Jailed Egyptian photojournalist, Mahmoud Abu Zeid Shawkan , was Wednesday night awarded in absentia this year’s UNESCO/Guillermo Cano Press Freedom Prize at a ceremony held here.
The award ceremony which was attended by Ghana’s President, Nana Addo Dankwa Akufo-Addo was one of the high points of this year’s World Press Freedom Day hosted by Ghana.
Shawkan’s award, a certificate and 25,000 US Dollars presented by Getachew Engida Deputy Director General of the United Nations Educational Scientific and Cultural Organization (UNESCO) was in recognition of his persistence in the fight for free expression.
The Egyptian journalist was arrested while covering a demonstration at the Rabaa Al-Adawiya Square in Cairo and has been in jail since August 14 2013.
“The choice of Mahmoud Abu Zeid Shawkan pays tribute to his courage, resistance and commitment to freedom of expression,” President of the Jury Maria Ressa, said in recorded video message played at the ceremony.
Ghanaian President, Addo Dankwa Akufo-Addo reiterated the resolve of Ghanaians to defend the right to free expression to the very end, because of their determination to build a free and open society with accountable governance as enshrined in the 1992 constitution.
“That is why, as Attorney General, under the government of His Excellency John Agyekum Kufuor, the second President of the fourth Republic, I led the process, in Parliament, for the repeal of the Criminal Libel Law,” the president maintained.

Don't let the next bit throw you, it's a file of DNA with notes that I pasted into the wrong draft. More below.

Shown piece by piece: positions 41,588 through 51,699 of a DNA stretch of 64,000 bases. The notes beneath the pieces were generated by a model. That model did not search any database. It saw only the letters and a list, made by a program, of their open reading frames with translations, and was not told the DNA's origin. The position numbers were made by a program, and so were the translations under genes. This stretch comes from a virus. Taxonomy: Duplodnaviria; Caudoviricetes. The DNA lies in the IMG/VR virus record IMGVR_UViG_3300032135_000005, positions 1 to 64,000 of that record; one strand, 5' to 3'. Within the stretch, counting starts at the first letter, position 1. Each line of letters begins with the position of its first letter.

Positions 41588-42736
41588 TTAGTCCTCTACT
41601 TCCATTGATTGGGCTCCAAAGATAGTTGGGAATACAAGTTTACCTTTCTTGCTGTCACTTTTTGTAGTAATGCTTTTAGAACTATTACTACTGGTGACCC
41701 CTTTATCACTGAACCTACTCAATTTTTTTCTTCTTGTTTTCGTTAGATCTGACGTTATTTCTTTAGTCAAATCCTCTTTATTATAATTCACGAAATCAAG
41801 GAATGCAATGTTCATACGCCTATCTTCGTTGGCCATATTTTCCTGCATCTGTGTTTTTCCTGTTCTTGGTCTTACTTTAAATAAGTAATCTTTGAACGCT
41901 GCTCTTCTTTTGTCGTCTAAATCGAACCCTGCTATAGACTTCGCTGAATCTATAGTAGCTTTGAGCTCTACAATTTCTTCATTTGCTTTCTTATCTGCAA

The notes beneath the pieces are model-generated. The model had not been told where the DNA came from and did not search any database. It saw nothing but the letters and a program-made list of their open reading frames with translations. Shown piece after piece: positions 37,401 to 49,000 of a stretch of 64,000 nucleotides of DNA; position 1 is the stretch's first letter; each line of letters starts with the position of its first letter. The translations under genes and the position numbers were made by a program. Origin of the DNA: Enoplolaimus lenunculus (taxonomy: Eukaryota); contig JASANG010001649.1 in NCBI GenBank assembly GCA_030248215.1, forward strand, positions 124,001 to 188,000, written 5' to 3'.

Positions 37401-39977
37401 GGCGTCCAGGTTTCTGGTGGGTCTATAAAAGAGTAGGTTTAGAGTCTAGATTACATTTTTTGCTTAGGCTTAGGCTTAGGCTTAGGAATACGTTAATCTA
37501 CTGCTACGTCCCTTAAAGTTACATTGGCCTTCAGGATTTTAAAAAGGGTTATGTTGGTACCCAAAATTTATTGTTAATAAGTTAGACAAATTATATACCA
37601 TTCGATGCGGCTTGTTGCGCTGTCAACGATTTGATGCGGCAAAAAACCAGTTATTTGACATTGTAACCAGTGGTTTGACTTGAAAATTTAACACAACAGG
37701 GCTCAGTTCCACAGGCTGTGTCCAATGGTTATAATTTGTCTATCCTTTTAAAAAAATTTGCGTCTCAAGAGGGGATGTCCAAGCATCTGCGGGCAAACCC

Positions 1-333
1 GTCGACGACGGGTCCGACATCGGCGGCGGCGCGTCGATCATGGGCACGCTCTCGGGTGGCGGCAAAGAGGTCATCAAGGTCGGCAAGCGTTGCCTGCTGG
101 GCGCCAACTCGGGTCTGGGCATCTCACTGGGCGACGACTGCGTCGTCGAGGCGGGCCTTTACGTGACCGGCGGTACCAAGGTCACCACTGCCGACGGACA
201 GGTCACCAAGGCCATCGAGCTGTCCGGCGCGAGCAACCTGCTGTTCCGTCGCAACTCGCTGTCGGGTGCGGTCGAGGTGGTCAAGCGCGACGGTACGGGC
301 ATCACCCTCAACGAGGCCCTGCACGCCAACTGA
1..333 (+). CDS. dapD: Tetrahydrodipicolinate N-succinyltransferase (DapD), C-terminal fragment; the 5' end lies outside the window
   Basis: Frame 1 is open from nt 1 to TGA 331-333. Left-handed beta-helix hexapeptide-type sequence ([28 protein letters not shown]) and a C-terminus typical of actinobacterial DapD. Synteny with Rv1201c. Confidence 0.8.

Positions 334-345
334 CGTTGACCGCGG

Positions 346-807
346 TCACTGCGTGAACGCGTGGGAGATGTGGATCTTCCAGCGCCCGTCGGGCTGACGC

The repeal, which took place on 27th July, 2001, Akufo-Addo indicated “was a very happy day for me, representing one of the high points of my public career.”
The president observed that the repeal had had a very positive impact on the development of the Ghanaian media, freeing it from unnecessary self-censorship, and promoting a robust and critical media culture.
Head of the Africa Desk for international charity, Reporters Without Borders, Arnaud Eroger told Xinhua the situation of media freedom in sub-Sahara Africa was gradually improving.
“What we noticed in our last Press Freedom Index is that the situation in Sub-Sahara Africa has slightly improved; Improved, mainly due to the fall of three of the worst Press Freedom Predators,” he stated.
Eroger said Ghana came tops in current index for Press Freedom in Africa and 23r in the word, adding that South Africa, Namibia and Burkina Faso ere also part of the top five African countries where the media had high level of freedom.
“These are countries where Press Freedom has its challenges of course, but we don’t have severe assaults on press freedom and we have in these countries pluralism, there are several media outlets,” he explained.
President of the Ghana Journalist Association (GJA) Roland Affail Monney also said in an Interview reiterated that Ghana’s shining democracy is greatly aided by the high level of press freedom enjoyed in the country.
In spite of the attacks against some of lo al journalists, Monney argued Ghana was still a beacon of press freedom for which citizens ought to be proud. Enditem